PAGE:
2. Project objective(s)

Background

The Global Water Cycle is an integral part of the Earth System. It plays a central role in global atmospheric circulations, controlling the global energy cycle (through latent heat) as well as the carbon, nutrient and sediment cycles. Components of the water cycle are strongly interconnected – thus, for example, the tropical rain systems drive the mid-latitude circulations and North Eur-Asian snow cover modulates the South Asian monsoon. Superimposed on the mean circulations of energy and water are the inter-annual cycles – such as El Niño/La Niña and NAO (North Atlantic Oscillation) – which cause simultaneous fluctuations across much of the globe.

 Globally, the supply of freshwater far exceeds human requirements. However, by the end of the 21st century, these requirements begin to approach the total available water. Of course, regionally the water demand – for agriculture, and domestic and industrial use – already exceeds supply (Vörösmarty et al., 2000). This will certainly get worse with increasing population and societies’ changing water demands, a situation exacerbated by the need to maintain river flows for ecological and human services.

Increasing CO2 levels and temperature are intensifying the global hydrological cycle, with an overall net increase of rainfall, runoff and evapotranspiration, and will increasingly do so (Huntington, 2006). Increasing CO2 levels are also likely to reduce evaporation and there is some evidence that recent increases in river flows globally are due to this effect (Gedney et al., 2006). Regionally there will be winners and losers. Although the predictions of future rainfall are fairly uncertain, there are indications, for example, that the Mediterranean region will see reductions of rainfall and some equatorial regions, such as India and the Sahel, will see increases (see Figure 2.1). The seasonality will also change, causing new, and sometimes unexpected, vulnerabilities.

The intensification of the hydrological cycle is likely to mean an increase in extremes – floods and droughts (Arnell et al., 2001). There are suggestions that inter-annual variability will increase – with an intensification of the El Ninõ and NAO cycles – leading to more droughts and large-scale flooding events. These cycles are global phenomena which will impact different regions simultaneously (although often in different ways).

 Feedbacks between the climate and hydrology will occur (Claussen, 2004). The snow/climate feedback is well known and described. However, feedbacks between CO2 increases, vegetation, soil moisture and climate are less well understood and are not well described in most climate and hydrological models.

 There are thus many uncertainties in our understanding of the current water cycle and how it will develop in the future.

 

Fig. 2.1 Mean percentage change in rainfall predicted by an ensemble of climate models for, 2021–2050 compared to 1961–1990, SRES A2 (Cubasch et al., 2001).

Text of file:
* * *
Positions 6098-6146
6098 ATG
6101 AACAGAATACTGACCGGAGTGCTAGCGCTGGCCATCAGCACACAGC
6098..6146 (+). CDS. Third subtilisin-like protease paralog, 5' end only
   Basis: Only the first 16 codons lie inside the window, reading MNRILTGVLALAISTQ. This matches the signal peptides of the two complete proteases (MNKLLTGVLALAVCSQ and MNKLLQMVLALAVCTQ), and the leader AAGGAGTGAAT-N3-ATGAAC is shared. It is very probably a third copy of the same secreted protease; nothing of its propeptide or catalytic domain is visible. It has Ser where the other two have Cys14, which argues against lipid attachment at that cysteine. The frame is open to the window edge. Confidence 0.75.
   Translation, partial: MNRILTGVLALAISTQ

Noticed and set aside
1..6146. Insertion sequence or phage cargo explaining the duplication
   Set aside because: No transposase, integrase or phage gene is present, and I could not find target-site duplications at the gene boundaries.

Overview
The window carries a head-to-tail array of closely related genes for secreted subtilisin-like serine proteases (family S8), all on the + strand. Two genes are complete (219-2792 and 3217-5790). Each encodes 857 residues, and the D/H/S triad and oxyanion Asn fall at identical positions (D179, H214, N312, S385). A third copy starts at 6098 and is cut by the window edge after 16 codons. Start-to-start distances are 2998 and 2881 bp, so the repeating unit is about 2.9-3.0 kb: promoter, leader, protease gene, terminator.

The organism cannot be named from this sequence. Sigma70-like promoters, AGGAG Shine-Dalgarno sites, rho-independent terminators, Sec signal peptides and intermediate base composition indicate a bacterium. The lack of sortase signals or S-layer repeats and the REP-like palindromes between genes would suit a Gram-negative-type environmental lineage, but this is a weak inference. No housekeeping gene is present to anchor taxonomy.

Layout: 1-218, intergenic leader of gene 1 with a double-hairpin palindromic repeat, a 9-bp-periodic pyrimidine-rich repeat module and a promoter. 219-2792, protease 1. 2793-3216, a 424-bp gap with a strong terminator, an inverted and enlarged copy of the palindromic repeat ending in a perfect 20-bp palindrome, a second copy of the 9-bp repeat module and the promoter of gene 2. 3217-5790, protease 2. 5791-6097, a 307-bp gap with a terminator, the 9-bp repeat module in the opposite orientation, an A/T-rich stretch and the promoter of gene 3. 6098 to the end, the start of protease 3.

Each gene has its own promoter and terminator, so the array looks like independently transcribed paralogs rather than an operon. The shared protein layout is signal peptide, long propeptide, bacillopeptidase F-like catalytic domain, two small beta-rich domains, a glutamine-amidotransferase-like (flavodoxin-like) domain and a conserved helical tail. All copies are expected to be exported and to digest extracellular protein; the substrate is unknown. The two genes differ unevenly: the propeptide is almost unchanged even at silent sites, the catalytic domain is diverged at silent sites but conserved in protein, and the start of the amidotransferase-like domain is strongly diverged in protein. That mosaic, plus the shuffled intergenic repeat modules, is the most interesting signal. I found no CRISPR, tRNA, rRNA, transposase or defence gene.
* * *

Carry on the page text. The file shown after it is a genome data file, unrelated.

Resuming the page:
PUBLICACIONES

SAPRIZA-AZURI, G., JODAR, J., NAVARRO, V., SLOOTEN, L.J., CARRERA, J., Gupta,H., 2015. Impacts of rainfall spatial variability on hydrogeological response, Water Resourses Research DOI: 10.1002/2014WR016168

 


Título: PANACEA

  • Financiación: UE
  • Periodo: Enero 2012- Enero 2015
  • Importe: 3685771 Euros
  • Investigador: Jesús Carrera

 

Década 2000

Título: Actualisation d'un modele numerique pour une interpretation des nouveaux essais de pompage et de tracage d'une fracture dans le laboratoire souterrain du

  • Financiación: Andra
  • Periodo: Octubre 00 - Diciembre 00
  • Importe: 18.293,91 €

Título: PIRAMID : Passive In situ Remediation of Acidic

  • Financiación: UE-EVK1-CT-1999-00021
  • Periodo: 2000 - 2003
  • Importe:           

Título: Methods for assessing salt intrusion and transport in heterogeneous and fractured aquifers. Saltrans

  • Financiacion: UE - CEC-EVK1-CT-2000-00062
  • Periodo: Enero 01- Diciembre 03
  • Importe: 291.000 €
  • Investigador principal: Jesús Carrera

Título: RETROCK: Treatment of geosphere retention phenomena in safety assessments.

  • Financiación: UE y ENRESA
  • Periodo: Octubre 01 – Agosto 04
  • Importe: 11.738 €
  • Investigador Principal: Xavier Sánchez-Vila

Título: Proyecto FUNMIG (Fundamental processes of radionuclide migration)

  • Financiación: Unión Europea
  • Periodo: 2005-2008
  • Importe: 102000 €
  • Investigador: Joan de Pablo

Título: Towards improved groundwater vulnerability assessment

  • Financiación: UE, Contract number 212298.
  • Periodo: Duración 4 años desde 8 de septiembre de 2008
  • Importe: 376244,80 Euros
  • Investigador: Jesús Carrera

Título: Colaboración en el ámbito de la Hidrología Subterránea (FUNMIG CIMNE)

  • Financiación: CIMNE-UPV
  • Periodo: Octubre 2007- Octubre 2008
  • Importe: 16.440 €
  • Investigador: Daniel Fernández García

Título: Proyecto GABARDINE

  • Financiación: Unión Europea
  • Periodo: 2005-2009
  • Importe: 224393 €
  • Investigador Principal: Xavier Sánchez-Vila

Título: Proyecto ENEN II (Consolidation of European Nuclear Education, training & knowledge management)

  • Financiación: Unión Europea
  • Periodo: Octubre 2006-Abril 2009
  • Importe: 10000 euros
  • Investigador: Jesús Carrera

Década 1990

Título: GAF-Knowledge Base for modelling soil and groundwater contamination

  • Financiación: UE
  • Periodo: Febrero 93 – Diciembre 95
  • Importe: 34.637,05 €
  • Investigador principal: Jesús Carrera

Título: EUGREP European Groundwater Research Programme

  • Financiación: UE - CHRX-CT92-0074 (DG 12 DSCS)
  • Periodo: Junio 93 – Junio 96
  • Importe: 17.789,96 €
  • Investigador principal: Jesús Carrera

Título: Development of analytical and sampling methods for priority pesticides and relevant transformation products in aquifer

  • Financiación: C.E.C./ESPRIT Project-21037-PCI-II/RETACO
  • Periodo: Abril 96 – Septiembre 97
  • Importe: 72121,45 €

Título: Artificial Recharge on Groundwater

  • Financiación: UE-ENV4-CT95-0071
  • Periodo: Febrero 96 – Enero 99
  • Importe: 144.242,91 €
  • Investigador principal: Jesús Carrera

Título: Oklo Natural Analogue

  • Financiación: UE y ENRESA
  • Periodo: Junio 95 – Junio 99
  • Importe: 165.278, 33 €
  • Investigador Principal: Xavier Sánchez-Vila

Título: PALMOTTU Natural Analogue

  • Financiación: UE
  • Perido: Junio 95 – Junio 99
  • Importe: 75.126,51 €